Do You (or Your Partner) Always Need to Have the Last Word?

The last word may not always be the best word when you argue with your partner.

Whether it’s in an angry exchange of text messages, a face-to-face dispute, or a shouting match over the phone, it’s natural to want to be the one who gets in that last, definitive word. However, during the heat of an argument, that last word may be the worst- not the best- way to close off debate. Perhaps we’ve all been too heavily influenced by mental images from on-screen romances in which the offended partner provides the perfect retort before making a dramatic exit and slamming the door. The partner who’s left behind comes to the stunning realization that he or she is in the wrong, and then contritely seeks forgiveness.

In real life, arguments rarely follow this nice and neat, scripted pattern. Conflict can be messy, hurtful, and damaging to the relationship, but particularly so when partners play a one-upmanship game during the battle. You figure that if you can just come up with that phenomenal statement of the “truth,” you can set your partner straight. Unfortunately, strategizing during a romantic dispute can only erode feelings of trust and good faith. You may be “right,” but you’ve only caused your partner to feel that you care less about the relationship and more about scoring the game-winning point.

There is ample relationship research to show that destructive conflict resolution is the most damaging way to handle the inevitable differences that arise between people who otherwise love each other. Wanting to have the last word is very much related to the attack mode mentality central to destructive conflict resolution in which you take on your partner rather than the difference in viewpoints the two of you have. Conflict doesn’t have to be damaging at all to a relationship and, according to recent research, it may even help keep the relationship healthy and vital.

University of California Berkeley psychologists Amie Gordon and Serena Chen (2016) decided to examine the factors that allow couples to argue without destroying their relationship quality or perhaps even improving it. Their central thesis is that because “Misunderstanding between partners often lies at the heart of conflicts,” then “conflict between romantic partners is detrimental to relationship quality only when people do not feel understood by their partners” (p. 240). That feeling of being understood, then, not only reduces the chances you’ll argue with your partner, but can mitigate against the negative feelings that accompany a fight.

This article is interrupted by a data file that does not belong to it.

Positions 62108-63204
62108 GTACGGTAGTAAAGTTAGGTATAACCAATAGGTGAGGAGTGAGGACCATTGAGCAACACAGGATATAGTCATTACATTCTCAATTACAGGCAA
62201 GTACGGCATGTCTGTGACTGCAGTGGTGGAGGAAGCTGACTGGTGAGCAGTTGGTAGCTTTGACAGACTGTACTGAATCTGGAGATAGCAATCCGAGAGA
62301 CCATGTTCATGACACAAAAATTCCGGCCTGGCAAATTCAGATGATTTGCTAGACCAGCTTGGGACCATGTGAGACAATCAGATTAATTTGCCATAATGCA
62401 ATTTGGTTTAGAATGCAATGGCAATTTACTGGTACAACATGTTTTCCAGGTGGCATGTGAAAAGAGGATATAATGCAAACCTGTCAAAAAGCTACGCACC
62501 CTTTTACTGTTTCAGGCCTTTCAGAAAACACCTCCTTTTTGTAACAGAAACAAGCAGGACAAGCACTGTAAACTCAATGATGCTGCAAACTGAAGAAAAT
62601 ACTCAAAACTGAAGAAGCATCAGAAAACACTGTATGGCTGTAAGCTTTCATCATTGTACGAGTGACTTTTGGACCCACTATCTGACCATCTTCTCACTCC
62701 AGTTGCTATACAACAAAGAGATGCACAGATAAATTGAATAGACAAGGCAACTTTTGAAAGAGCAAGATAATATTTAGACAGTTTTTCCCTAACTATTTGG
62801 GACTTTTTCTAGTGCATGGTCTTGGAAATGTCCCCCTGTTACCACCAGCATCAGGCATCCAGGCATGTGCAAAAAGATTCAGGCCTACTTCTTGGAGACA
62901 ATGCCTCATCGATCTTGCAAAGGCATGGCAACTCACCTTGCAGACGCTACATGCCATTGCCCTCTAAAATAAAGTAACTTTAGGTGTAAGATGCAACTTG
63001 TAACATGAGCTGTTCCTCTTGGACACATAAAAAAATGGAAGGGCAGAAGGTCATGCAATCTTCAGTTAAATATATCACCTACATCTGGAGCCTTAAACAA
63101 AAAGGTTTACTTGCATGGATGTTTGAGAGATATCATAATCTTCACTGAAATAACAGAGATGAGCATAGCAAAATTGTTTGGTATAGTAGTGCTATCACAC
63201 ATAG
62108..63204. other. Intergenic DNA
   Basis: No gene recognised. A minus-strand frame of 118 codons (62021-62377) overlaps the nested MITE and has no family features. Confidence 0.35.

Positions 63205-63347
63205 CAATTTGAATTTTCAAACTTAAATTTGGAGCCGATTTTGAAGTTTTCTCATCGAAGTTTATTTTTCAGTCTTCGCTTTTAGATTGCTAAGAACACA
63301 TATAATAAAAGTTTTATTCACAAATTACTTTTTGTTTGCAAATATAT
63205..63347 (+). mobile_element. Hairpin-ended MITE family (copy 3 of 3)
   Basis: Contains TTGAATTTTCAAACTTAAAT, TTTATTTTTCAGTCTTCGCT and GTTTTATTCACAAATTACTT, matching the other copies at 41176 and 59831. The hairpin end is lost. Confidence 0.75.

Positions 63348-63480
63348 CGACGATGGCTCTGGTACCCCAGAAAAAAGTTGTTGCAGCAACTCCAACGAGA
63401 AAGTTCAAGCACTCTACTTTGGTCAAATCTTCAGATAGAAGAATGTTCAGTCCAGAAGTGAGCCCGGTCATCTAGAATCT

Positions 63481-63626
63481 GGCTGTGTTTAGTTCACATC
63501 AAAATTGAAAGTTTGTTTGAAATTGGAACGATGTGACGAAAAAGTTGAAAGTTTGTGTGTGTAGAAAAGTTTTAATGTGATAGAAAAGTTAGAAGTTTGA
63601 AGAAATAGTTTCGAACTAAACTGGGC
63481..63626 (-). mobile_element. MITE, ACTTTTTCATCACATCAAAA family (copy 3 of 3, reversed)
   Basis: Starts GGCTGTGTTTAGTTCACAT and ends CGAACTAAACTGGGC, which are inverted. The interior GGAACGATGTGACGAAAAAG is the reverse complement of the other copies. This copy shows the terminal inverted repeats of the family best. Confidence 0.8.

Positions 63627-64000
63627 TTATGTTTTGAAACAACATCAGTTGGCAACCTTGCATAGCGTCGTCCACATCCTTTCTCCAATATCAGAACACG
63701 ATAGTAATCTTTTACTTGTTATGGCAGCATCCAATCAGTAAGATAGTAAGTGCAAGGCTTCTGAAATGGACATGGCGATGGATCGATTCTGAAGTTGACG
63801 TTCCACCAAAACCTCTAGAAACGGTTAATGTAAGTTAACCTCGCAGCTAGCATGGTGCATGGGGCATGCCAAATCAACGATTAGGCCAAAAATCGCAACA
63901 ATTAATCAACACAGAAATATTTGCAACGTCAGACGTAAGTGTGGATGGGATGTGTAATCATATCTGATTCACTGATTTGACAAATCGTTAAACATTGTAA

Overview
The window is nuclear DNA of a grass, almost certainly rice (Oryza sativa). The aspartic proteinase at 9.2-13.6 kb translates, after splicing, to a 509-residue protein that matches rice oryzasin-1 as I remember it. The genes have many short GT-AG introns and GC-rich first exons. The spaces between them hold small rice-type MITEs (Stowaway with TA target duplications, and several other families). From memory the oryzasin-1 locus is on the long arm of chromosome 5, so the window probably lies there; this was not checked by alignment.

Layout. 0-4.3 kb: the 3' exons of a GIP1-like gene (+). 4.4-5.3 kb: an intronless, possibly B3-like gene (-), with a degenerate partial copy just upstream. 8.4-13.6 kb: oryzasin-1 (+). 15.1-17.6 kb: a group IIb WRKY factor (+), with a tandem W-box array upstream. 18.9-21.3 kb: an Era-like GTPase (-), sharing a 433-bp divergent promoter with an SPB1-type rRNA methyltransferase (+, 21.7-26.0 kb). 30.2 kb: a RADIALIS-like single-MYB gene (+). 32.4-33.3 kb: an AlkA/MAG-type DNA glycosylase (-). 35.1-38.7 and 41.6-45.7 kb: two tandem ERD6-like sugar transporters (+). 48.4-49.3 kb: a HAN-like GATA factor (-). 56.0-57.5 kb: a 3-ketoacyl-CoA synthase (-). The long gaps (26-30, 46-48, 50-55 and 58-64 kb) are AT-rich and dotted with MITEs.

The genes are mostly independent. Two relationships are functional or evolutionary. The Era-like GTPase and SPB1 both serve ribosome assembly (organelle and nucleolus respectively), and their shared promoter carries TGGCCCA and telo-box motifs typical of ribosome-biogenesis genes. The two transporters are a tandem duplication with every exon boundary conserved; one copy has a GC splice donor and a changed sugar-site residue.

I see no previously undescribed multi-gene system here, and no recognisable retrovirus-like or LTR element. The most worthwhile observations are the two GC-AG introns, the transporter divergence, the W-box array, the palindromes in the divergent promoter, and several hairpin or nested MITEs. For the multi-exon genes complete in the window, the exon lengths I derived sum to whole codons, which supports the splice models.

Following from Gordon and Chen’s main hypothesis, then, focusing on how you game the argument will detract from your ability to hear what your partner is saying which, in turn, shows that you understand your partner. Having the last word could make you feel temporarily better, but because your partner will feel shot down, he or she will emerge unhappier and less trusting of you as the two of you eventually try to restore the equilibrium that preceded the argument.

Gordon and Chen investigated their hypothesis through a series of seven studies, ranging from correlational to experimental, in which they assessed whether partners who felt more understood could emerge from a conflict retaining their previous feelings of satisfaction. Rather than rely on the typical college student sample alone (although they did for one of the studies), they sampled from a nationally recruited range of adults in long-term relationships.

Their approach to understanding focused on the way that partners felt during conflict. Although the behavioral approach of counting types of communication used in many studies of conflict resolution has certain advantages, it fails to capture the perceived feelings of being understood that Gordon and Chen hypothesized to be so central to successful conflict resolution. In other words, a researcher may count the number of negative statements you hurl at your partner, but if your partner doesn’t take them seriously, do they really count as attack? On the other hand, if your partner knows just how to jab at you, the researcher may not even record certain statements as accusatory or derogatory. That “last word” may qualify as one of these successfully camouflaged attacks. It doesn’t sound bad to an outsider, but it cuts you to the core.

The most intriguing study in the Berkeley series involved creating, experimentally, the feeling of being understood during an argument. Participants were asked to imagine themselves in a fight with their partner under one of two conditions. In the “understood” condition, they were told to “imagine that you and your partner are having a fight about [a topic identified by the participant]. During this fight, we would like you to imagine that your partner is able to understand your thoughts, feelings, and point of view. That is, you feel understood by your partner. Please take a moment to imagine this fight. Picture where you are, what you and your partner are saying, how you are feeling.” In the other condition, participants were told to imagine their partner did not understand them.

Across the entire set of studies, the results consistently pointed to that sense of perceived understanding as counteracting the potentially negative effects of conflict. Indeed, Gordon and Chen maintain that perceived understanding becomes the buffer that allows partners to argue without feeling hopeless about their relationship. Perhaps this is why, when you see couples staying together despite what looks to you like a miserable relationship, you’re not getting the full picture. They may bicker constantly all day long but they can still go to bed feeling content with each other.

-Susan Krauss Whitbourne, PhD

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